Mineral springs are occurring springs that produce water containing minerals, or other dissolved substances, that alter its taste or give it a purported therapeutic value. Salts, sulfur compounds, gases are among the substances that can be dissolved in the spring water during its passage underground. Mineral water obtained from mineral springs has long been an important commercial proposition. Mineral spas are resorts that have developed around mineral springs, where patrons would repair to “take the waters” — meaning that they would drink or bathe in the mineral water. Historical mineral springs were outfitted with elaborate stone-works — including artificial pools, retaining walls and roofs — sometimes in the form of fanciful "Greek temples", gazebos or pagodas. Others were enclosed within spring houses. For many centuries, in Europe, North America and elsewhere, commercial proponents of mineral springs classified them according to the chemical composition of the water produced and according to the medicinal benefits accruing from each: Lithia springs contained lithium salts.
Chalybeate springs contained salts of iron. Alum springs contained alum. Sulfur springs contained hydrogen sulfide gas. Salt springs contained salts of magnesium or sodium. Alkaline springs contained an alkali. Calcic springs contained lime. Thermal springs could contain a high concentration of various minerals. Soda springs contained carbon dioxide gas. Radioactive springs contain traces of radioactive substances such as uranium. Types of sedimentary rock - limestone - are sometimes formed by the evaporation, or rapid precipitation, of mineral spring water at the mouths of hot mineral springs. Spectacular formations, including terraces, stalagmites and “frozen waterfalls” can result. One light-colored porous calcite of this type is known as travertine and has been used extensively in Italy and elsewhere as building material. Travertine can have a white, tan, or cream-colored appearance and has a fibrous or concentric “grain”. Another type of spring water deposit, containing siliceous as well as calcareous minerals, is known as tufa.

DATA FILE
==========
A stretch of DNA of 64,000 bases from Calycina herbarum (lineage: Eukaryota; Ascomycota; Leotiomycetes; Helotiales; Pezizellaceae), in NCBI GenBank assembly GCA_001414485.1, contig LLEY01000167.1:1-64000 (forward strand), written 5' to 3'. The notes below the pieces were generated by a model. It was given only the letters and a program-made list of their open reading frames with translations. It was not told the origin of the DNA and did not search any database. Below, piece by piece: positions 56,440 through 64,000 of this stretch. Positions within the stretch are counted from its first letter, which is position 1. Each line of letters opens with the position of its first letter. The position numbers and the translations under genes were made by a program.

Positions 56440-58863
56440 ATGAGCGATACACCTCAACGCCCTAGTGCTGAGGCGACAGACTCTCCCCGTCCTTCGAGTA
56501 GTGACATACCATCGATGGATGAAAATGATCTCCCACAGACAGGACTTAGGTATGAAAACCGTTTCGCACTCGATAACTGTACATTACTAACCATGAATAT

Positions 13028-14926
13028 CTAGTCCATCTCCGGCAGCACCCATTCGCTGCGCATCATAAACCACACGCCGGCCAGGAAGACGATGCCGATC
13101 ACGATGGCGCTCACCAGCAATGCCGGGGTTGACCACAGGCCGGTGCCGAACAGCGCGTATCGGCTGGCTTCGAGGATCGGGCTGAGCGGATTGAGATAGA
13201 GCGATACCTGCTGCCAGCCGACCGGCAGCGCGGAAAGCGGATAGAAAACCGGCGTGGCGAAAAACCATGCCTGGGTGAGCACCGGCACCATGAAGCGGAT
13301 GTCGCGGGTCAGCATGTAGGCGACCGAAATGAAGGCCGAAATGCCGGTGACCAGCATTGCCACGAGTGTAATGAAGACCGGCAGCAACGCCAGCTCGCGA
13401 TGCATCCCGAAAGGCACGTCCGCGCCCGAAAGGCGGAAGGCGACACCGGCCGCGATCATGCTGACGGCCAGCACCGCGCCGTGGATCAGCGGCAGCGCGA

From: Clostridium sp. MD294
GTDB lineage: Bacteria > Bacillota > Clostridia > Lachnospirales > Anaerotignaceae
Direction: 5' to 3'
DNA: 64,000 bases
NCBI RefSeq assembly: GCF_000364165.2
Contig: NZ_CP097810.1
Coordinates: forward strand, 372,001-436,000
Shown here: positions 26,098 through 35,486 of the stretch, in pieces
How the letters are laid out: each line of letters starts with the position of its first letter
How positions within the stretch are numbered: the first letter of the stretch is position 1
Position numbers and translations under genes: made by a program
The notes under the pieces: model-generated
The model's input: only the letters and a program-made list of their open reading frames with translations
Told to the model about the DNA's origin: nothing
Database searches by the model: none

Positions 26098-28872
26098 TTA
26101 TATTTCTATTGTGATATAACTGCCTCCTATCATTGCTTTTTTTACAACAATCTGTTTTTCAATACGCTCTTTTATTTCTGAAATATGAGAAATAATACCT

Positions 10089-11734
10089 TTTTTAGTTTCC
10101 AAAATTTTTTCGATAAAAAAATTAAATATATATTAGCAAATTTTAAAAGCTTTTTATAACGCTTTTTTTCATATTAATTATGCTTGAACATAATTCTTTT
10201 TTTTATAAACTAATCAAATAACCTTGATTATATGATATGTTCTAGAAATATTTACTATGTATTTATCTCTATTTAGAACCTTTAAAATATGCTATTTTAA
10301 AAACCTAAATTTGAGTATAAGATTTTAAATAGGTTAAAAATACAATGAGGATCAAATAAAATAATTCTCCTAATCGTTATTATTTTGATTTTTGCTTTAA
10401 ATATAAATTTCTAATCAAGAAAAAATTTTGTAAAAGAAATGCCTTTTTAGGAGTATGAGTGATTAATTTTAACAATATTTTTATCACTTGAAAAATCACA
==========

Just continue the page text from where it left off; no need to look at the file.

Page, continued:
Tufa is similar to travertine but is softer and more porous. Chaybeate springs may deposit iron compounds such as limonite; some such deposits were large enough to be mined as iron ore. Sweet springs, those with no detectable sulfur or salt content Cohen, Springs of the Virginias: A Pictorial History, West Virginia: Quarrier Press. LaMoreaux, Philip E.. Springs and bottled water of the world: Ancient history, occurrence and use, Heidelberg, New York: Springer-Verlag, ISBN 3-540-61841-4, retrieved 13 July 2010
Italy the Italian Republic, is a country in Southern Europe. Located in the middle of the Mediterranean Sea, Italy shares open land borders with France, Austria and the enclaved microstates San Marino and Vatican City. Italy covers an area of 301,340 km2 and has a temperate seasonal and Mediterranean climate. With around 61 million inhabitants, it is the fourth-most populous EU member state and the most populous country in Southern Europe. Due to its central geographic location in Southern Europe and the Mediterranean, Italy has been home to a myriad of peoples and cultures. In addition to the various ancient peoples dispersed throughout modern-day Italy, the most famous of which being the Indo-European Italics who gave the peninsula its name, beginning from the classical era and Carthaginians founded colonies in insular Italy and Genoa, Greeks established settlements in the so-called Magna Graecia, while Etruscans and Celts inhabited central and northern Italy respectively; the Italic tribe known as the Latins formed the Roman Kingdom in the 8th century BC, which became a republic with a government of the Senate and the People.